The Occupation of Cape Nicolas Mole, Saint-Domingue – 23 September 1793
With the principles of the French Revolution spreading to her colonies in the Caribbean, there was great concern among the influential plantation owners as to their future, and nowhere was this more evident than on the French half of the valuable island of Saint-Domingue where the slaves, who had mischievously been granted emancipation by the National Assembly in Paris, were in open revolt. Providentially claiming royalist sympathies, the colonists in the town of J r mie, situated on the northern coast of the southern arm of what is modern day Haiti, sent an emissary to the British lieutenant-governor at Jamaica, Major-General Adam Williamson, to plea for assistance. To this request, and to another suggestion subsequently received that the inhabitants of the fine port of Cape Nicolas Mole on the north-west tip of the island would probably submit to British protection, Williamson acquiesced.
On 9 September Commodore John Ford, the temporary naval commander-in-chief at Jamaica, departed Port Royal aboard his pennant ship Europa 50, Captain George Gregory, together with a squadron otherwise consisting of three frigates, a brig and two schooners, and with seven hundred troops commanded by Lieutenant-Colonel John Whitelocke of the 13th Regiment. On the evening of the 19th this force arrived at Jeremie where, on landing the next morning, they were welcomed with open arms by the inhabitants and the British colours were raised. That evening, whilst the troops secured their positions ashore, Ford vacated the port as he considered that the anchorage did not afford his squadron adequate protection from the heavy weather that was then prevailing.
Quickly discovering from the French in J r mie that the slaves and their republican allies were planning an imminent attack on Cape Nicolas Mole, Ford hastened to that place whilst detaching Captain Bartholomew Rowley with the frigates Penelope 32, Iphigenia 32, and Hermione32, plus the schooner Spitfire, on a diversionary attack against the Bay of Flamands to the south. Upon arriving off Cape Nicolas Mole on the evening of the 21st a French royalist officer was sent in aboard the schooner Flying Fish to negotiate the surrender of the garrison with a view to placing the town under British protection. Although several armed vessels chased the Flying Fish out of the harbour on the following morning the appearance of the Europa drove them back inshore again. The rest of the day was spent worrying over the fate of the French officer, who after landing by small boat on the mole had apparently been taken prisoner, but at 5 p.m. came his signal that a submission to British protection had been accepted. In practice the French authorities had been left with little choice but to capitulate, for not only were up to ten thousand slaves massing against them, but their troops, having been incited by the republican revolutionaries, were on the verge of mutiny, and the inhabitants were preparing to flee to America.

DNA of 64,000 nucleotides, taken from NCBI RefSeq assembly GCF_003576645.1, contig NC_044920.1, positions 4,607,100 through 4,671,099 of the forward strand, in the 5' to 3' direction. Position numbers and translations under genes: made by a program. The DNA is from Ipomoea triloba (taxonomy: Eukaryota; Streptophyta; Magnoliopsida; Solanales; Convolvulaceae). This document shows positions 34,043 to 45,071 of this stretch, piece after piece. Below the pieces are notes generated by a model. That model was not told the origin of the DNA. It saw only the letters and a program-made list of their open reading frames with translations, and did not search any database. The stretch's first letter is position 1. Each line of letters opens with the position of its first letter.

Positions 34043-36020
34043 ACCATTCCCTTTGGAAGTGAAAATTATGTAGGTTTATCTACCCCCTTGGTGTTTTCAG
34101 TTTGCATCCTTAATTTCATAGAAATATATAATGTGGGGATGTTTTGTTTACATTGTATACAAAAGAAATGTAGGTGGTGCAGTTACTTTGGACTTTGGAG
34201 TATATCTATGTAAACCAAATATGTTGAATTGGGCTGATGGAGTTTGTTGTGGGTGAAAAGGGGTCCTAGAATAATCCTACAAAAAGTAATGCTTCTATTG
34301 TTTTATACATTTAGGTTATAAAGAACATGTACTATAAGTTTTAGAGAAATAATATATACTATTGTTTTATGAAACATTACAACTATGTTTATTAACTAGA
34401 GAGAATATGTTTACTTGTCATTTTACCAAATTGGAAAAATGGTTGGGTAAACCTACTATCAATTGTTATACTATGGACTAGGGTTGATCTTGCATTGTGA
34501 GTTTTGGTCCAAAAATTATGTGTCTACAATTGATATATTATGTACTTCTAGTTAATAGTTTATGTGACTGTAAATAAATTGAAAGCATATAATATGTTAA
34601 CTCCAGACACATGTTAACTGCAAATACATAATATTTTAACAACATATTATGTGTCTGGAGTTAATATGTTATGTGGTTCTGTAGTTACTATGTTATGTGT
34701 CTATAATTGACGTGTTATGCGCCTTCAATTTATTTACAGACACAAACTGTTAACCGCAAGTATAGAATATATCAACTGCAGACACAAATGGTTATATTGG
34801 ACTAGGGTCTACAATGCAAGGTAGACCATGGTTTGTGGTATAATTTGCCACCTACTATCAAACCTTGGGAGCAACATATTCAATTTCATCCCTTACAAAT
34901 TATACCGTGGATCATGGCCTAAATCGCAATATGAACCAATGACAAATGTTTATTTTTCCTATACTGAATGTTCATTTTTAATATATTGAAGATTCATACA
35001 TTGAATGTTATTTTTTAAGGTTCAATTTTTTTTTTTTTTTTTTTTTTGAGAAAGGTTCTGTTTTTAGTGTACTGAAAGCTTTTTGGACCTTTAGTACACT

For a couple of days the British held Cape Nicolas Mole with only the seaman and marines of the small squadron to assist the French inhabitants counter the slave army, but on the 28th reinforcements consisting of the grenadier company of the 13th Regiment arrived from Jeremie aboard the Flying Fish, and on 12 October the Penelope and Iphigenia returned from Jamaica with five companies of the 49th Regiment under Lieutenant-Colonel William Dansey, who had orders to hold the town.
The successful and bloodless capture of Cape Nicolas Mole was all the sweeter for the fact that the harbour, protected by a number of formidable batteries and viewed by Ford as the finest in the West Indies, was no longer available as a safe haven to the many French privateers in those waters. Additionally, it would provide the British with an excellent base to prosecute a campaign against the remainder of Saint-Domingue during the months to come.
Further satisfaction for the British came on the night of 25 November when the Penelope and Iphigenia captured the French frigate Inconstante 32 off Saint-Domingue after just a few broadsides, despite the loss of one man killed and seven wounded aboard the Penelope, and six men killed including her first lieutenant, and Captain Sinclair and twenty men wounded, three fatally, aboard the Iphigenia. For Commodore Ford there was also the personal satisfaction of having his temporary position as commander-in-chief at Jamaica confirmed by the Admiralty once his correspondence was received in London on 9 December.
|Commodore Ford s squadron:|
|Europa 50||Commodore John Ford|
|Captain George Gregory|
|Penelope 32||Captain Bartholomew Samuel Rowley|
|Iphigenia 32||Captain Patrick Sinclair|
|Hermione 32||Captain John Hills|
|Goelan 14||Commander Thomas Wolley|
|Spitfire 6||Lieutenant John Perkins|
|Flying Fish 6||Lieutenant James Prevost|